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Steps For Performance Testing Of Your Website

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On 3rd March 2014, world’s largest microblogging site ‘Twitter’ crashed due to a retweet of a single picture. Similarly, there was a crash in the iTunes store because of the increasing user load.  Both Twitter and iTunes are prominent web portals of the world, and perhaps least expected to be unprepared for such scenarios. These events point to the changing user scenario in the internet world (internet users have grown 50% in the last five years) and the need for regular performance testing of websites even on the long-standing platforms. If you have a website and fear the consequence that Twitter and iTunes faced, read on and know the steps to avoid the situation.

Step 1: What to test?

Load

Load testing refers to modelling a website’s expected usage by simulation of real-time load on the website. It allows testers to measure the website’s service quality in real case scenarios; monitor the system to check the response time and working speed with the increase in the workload.

Stress

Distinct to load testing, stress testing measures the performance of a website outside the general working condition parameters. The key objective of stress testing is to measure the stability of a web portal.

Spike

In spike testing, the testers increase the user load or workload substantially for a short amount of time. It helps to check if the website can handle considerable changes in load.

Endurance

Endurance testing’s aim is to determine a website’s efficiency for a sustained unexpected load over extended time. It is implemented to detect any potential leaks via the amount of memory utilized.

Scalability

With this test, a website’s working condition is checked. During this test, you gradually increase the input of the data.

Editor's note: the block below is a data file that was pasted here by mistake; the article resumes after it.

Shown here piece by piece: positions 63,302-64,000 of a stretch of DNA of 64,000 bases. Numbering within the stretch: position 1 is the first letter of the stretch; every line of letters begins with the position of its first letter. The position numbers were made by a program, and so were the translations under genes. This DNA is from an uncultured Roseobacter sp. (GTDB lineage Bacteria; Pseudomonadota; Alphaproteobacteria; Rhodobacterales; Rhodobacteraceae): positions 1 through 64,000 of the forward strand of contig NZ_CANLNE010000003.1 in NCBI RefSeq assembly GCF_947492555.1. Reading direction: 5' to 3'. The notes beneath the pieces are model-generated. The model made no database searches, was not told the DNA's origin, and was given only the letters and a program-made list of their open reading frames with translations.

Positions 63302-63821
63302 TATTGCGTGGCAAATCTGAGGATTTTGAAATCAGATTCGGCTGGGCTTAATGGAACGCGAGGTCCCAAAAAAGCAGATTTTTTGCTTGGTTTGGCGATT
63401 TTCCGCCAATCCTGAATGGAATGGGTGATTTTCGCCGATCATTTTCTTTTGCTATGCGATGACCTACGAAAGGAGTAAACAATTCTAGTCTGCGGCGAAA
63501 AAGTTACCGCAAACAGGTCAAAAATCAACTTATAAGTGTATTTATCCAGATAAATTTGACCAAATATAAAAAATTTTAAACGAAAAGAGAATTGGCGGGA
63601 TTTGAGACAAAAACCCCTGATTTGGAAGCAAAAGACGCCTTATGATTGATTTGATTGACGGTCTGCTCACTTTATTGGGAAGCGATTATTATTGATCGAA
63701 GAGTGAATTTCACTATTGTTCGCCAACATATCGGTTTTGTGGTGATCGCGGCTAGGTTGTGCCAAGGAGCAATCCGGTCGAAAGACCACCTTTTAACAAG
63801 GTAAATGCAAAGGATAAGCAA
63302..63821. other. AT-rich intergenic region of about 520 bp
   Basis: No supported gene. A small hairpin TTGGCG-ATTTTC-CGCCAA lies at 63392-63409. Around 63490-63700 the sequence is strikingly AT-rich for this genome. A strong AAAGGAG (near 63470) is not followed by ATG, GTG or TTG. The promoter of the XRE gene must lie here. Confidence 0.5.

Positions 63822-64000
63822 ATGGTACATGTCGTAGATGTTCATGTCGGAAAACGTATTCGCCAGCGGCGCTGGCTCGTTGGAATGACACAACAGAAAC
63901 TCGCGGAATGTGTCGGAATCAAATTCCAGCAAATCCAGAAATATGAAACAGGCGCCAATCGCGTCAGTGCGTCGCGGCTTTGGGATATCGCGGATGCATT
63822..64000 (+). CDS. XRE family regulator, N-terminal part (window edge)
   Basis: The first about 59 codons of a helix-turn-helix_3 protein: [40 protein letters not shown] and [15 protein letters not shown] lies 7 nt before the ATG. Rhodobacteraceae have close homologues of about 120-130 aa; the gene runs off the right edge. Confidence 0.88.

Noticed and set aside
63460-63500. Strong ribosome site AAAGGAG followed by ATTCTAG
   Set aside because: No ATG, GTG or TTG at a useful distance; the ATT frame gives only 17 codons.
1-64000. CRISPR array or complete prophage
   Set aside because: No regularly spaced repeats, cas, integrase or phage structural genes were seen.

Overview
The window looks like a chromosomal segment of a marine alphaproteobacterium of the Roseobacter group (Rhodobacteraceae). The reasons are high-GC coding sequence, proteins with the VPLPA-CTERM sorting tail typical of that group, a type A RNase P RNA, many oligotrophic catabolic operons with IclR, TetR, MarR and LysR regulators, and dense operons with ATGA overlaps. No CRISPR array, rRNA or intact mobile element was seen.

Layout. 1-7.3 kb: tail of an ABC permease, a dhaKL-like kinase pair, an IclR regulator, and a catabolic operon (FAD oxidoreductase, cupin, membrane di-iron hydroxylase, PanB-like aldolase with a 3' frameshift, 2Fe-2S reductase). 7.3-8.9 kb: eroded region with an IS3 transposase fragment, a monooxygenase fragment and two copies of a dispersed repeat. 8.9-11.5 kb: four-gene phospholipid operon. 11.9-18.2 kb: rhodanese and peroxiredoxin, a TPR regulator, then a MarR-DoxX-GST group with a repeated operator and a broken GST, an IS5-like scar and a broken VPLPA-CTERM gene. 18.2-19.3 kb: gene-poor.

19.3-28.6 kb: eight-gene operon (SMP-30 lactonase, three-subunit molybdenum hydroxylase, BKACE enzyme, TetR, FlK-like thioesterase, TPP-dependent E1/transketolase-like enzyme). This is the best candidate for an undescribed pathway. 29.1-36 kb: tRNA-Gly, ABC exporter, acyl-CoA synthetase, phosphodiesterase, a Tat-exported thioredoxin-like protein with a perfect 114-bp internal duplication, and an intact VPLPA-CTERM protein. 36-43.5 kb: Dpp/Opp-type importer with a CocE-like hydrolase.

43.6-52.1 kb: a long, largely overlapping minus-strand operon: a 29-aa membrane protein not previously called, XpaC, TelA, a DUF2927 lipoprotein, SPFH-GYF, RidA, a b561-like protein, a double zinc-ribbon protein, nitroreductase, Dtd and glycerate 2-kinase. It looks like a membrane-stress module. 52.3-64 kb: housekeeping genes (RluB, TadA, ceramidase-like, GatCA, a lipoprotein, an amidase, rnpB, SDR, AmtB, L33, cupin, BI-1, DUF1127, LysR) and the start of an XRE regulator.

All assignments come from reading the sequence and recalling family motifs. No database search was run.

Volume

The objective of this test is to check the volume handling capacity of a massive amount of data. Another name for this testing is flood testing.

Step 2: Decide the KPIs (key performance indicators)

Normal Response time

It refers to the time taken by a web portal to process the request of a user and provide them with a response, such as an HTTP GET request by the client/user to the server to access information.

Load time

This is the average amount of time taken by a website to deliver the users’ request. It informs developers about the time taken by the portal from accessing the first bite to completing the request of the user. The amount of time taken is a vital gauge of quality from a consumer’s perspective

Peak response time

It is the longest duration that a website takes to answer a user’s request when the user load is maximum, defining its efficiency.

Error rate

It is the calculation of the number of requests that occur as an error at peak time. This issue usually arises when the load on the website increases its capacity.

CPU and Memory

These factors are useful while determining the amount of memory per request and the amount of time the CPU takes to process the request.

After determining the above factors, the testers and developers need to decide on the plan of action to implement a website’s performance testing. There are several methods through which efficient and swift performance testing is possible. These include:

Determining the test environment

Identification of the test environment and available resources is essential for organizations. It helps in efficiently planning the test design and identifying challenges that might occur during production.

Determining the performance metrics

Testers must prepare performance metrics such as response time, resource goals, scalability, and stability of a website before development.

Designing the test

Before designing a test case, determining performance test scenarios such as user variability target metrics and testing data becomes essential.

Implementing the test design

After designing the test, testers must implement it in the minimal time. It reduces the stress on developers to test the complete development of the product at the end of the software development life cycle.

Execution of the test

During the execution of the test, testers must capture all the data generated. It provides information to the developers on the defects in the websites’ working efficiency.

Analysis of reports

After the completion of test cases, testers must analyze all the required reports. In the case of any requirement for retesting, ensure to maintain the quality of the website.

Conclusion

As web development scenarios are changing rapidly, the increase in the user base is giving developers and testers a run for their money. In this competitive environment, if organizations are looking for growth in their specific field, websites’ performance testing is necessary. Performance testing is not a one-time thing. Therefore, all websites must revisit the performance testing floor after an interval to ensure a seamless user experience.

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